To get into the group stages of the Champions’ League, Spurs need to get past Young Boys of Berne. Should they make it (and they really should) then the group stages will give Tottenham the opportunity to pit themselves against some of the best teams in Europe. It’s hard to predict how they will do at this point, it will always be tough coming up against the likes of Barcelona, Bayern Munchen or Internazionale, and Spurs are unproven at this level. However, Tottenham’s style of play – patient build up combined with speedy wingers who can bring about fast counter-attacks – is suited to European competitions. My prediction: Tottenham make the group stages and end up third, dropping into the Europa League which they will go on to win.
First things first, we’re not going to win the Premiership, nor be relegated from it. So the question is: can Tottenham repeat their top 4 finish of last season? I have a feeling they’re going to just miss out this time around, as Manchester City’s squad has improved so much and Arsenal, Chelsea and Manchester United remain the best three teams in the country. If I was looking for potential weaknesses, Arsenal’s goalkeeping issues still haven’t been resolved and Chelsea will suffer the loss of Carvalho who was good cover for Terry’s mishaps, but realistically neither will drop out of the top 4. Manchester City are the unknown quantity and it depends how the new players gel and whether or not Mancini can balance the squad with the new Premier League rules (25 senior players of whom at least 8 must be homegrown). With Hodgson in charge, Liverpool can’t be counted out either and I think this year will be a tough one for those hoping to break into the Champions League competitions.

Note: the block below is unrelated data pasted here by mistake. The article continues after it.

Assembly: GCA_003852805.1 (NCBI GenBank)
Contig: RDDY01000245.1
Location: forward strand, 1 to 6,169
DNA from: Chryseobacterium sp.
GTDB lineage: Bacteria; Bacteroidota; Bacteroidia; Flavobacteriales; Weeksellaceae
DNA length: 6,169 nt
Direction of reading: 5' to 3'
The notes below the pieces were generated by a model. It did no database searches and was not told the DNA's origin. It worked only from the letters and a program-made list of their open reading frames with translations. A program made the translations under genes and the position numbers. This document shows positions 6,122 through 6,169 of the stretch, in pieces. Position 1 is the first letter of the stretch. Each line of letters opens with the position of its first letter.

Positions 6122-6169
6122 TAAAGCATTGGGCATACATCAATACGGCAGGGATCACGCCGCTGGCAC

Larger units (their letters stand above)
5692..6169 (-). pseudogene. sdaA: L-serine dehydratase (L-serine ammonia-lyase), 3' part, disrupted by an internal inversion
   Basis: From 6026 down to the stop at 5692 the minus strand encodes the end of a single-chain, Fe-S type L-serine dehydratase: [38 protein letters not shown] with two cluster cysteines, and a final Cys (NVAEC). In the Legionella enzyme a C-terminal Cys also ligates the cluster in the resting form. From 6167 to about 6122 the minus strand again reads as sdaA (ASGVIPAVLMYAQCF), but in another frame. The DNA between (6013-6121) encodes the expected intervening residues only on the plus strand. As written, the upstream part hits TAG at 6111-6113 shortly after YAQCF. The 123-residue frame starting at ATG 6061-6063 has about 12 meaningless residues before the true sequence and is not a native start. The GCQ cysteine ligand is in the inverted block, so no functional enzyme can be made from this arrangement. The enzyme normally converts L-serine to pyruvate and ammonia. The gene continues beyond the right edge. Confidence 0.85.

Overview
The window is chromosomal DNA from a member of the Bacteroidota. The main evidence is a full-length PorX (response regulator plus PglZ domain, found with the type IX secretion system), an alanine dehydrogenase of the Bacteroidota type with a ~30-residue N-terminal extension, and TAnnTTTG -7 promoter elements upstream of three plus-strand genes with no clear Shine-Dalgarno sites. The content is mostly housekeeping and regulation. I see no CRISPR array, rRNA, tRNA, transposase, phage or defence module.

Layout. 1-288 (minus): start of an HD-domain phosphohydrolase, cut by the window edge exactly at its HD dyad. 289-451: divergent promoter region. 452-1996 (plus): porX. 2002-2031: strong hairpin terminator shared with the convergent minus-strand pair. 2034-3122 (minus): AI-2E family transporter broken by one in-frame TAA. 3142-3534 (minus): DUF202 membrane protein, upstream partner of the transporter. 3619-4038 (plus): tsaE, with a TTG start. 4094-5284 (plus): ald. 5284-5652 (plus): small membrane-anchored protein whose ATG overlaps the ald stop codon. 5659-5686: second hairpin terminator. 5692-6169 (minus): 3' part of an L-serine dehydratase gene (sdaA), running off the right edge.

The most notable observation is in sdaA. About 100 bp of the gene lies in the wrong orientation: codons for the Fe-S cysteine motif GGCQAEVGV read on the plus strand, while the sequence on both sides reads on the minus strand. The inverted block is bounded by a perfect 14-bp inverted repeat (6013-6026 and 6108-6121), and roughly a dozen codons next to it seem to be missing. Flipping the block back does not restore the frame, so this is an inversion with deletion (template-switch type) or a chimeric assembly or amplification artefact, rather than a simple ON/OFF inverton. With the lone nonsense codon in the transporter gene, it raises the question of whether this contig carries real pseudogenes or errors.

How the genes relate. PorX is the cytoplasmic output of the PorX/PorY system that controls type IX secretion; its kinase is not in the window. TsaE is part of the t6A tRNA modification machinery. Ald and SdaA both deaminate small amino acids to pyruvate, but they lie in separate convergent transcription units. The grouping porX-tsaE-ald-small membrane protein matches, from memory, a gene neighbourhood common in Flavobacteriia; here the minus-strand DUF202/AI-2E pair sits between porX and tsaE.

What would be success?
For Tottenham this year I would define two things as making the year a success. Making the Champions’ League group stages is the first and most easily attainable target. After that, Spurs should be looking to win a trophy. When did we forget that this was how we measured success?! Since 1991, Spurs have only won the League cup twice, nothing else. The FA Cup should be a priority this year and if we were to win that, even if we didn’t qualify for the Champions’ League again, I would consider this season a success.
Hopefully, this year will cement the progress Tottenham made last year and no more will we have the agonising losses, the near misses and the underachievement. But as John Cleese said in Clockwise:
“It’s not the despair. I can take the despair. It’s the hope I can’t stand”